Over the past few years, the author has been studying the history of US copyright law and policy. In particular, he has been probing how the construct of "piracy" became so dominant within copyright discourse. Several scholars have written convincingly about the political role of rhetoric and metaphors in shaping contemporary copyright policy. The basic premise of the piracy paradigm is that piracy, as it relates to US copyright law and policy, is more than a rhetorical or metaphorical trope that has led to certain policy and legislative outcomes. The paradigm manifests itself in simple and complex ways. It may be natural to discuss US copyright law and policy without talking about piracy, where one uses the term "piracy" to mean the theft of copyright-protected works. In this manner, piracy is merely rhetoric to evoke lawlessness, criminality, and lack of respect for property.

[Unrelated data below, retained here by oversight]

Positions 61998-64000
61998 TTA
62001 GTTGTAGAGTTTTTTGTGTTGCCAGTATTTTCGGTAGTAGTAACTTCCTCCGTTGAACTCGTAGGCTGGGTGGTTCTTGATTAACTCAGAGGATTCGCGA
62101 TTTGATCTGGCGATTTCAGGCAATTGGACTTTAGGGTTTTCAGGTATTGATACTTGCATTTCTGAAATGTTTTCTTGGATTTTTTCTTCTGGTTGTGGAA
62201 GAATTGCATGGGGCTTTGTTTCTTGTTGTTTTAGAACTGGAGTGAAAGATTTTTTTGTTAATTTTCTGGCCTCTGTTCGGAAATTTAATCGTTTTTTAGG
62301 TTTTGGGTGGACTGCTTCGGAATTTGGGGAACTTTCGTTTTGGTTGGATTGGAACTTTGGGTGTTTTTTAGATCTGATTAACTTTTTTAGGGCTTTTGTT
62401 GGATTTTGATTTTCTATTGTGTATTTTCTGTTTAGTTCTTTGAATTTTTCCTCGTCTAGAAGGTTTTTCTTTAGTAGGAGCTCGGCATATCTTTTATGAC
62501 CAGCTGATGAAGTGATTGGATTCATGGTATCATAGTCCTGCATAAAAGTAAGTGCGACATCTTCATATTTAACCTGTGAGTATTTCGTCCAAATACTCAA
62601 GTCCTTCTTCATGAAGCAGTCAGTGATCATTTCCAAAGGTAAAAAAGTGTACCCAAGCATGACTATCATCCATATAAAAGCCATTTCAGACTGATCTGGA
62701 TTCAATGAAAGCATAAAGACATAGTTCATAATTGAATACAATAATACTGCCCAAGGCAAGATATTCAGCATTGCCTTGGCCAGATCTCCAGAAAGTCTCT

K. MATTHEW DAMES ifests itself in two ways. First, a INTELLECTUALPROPERTY
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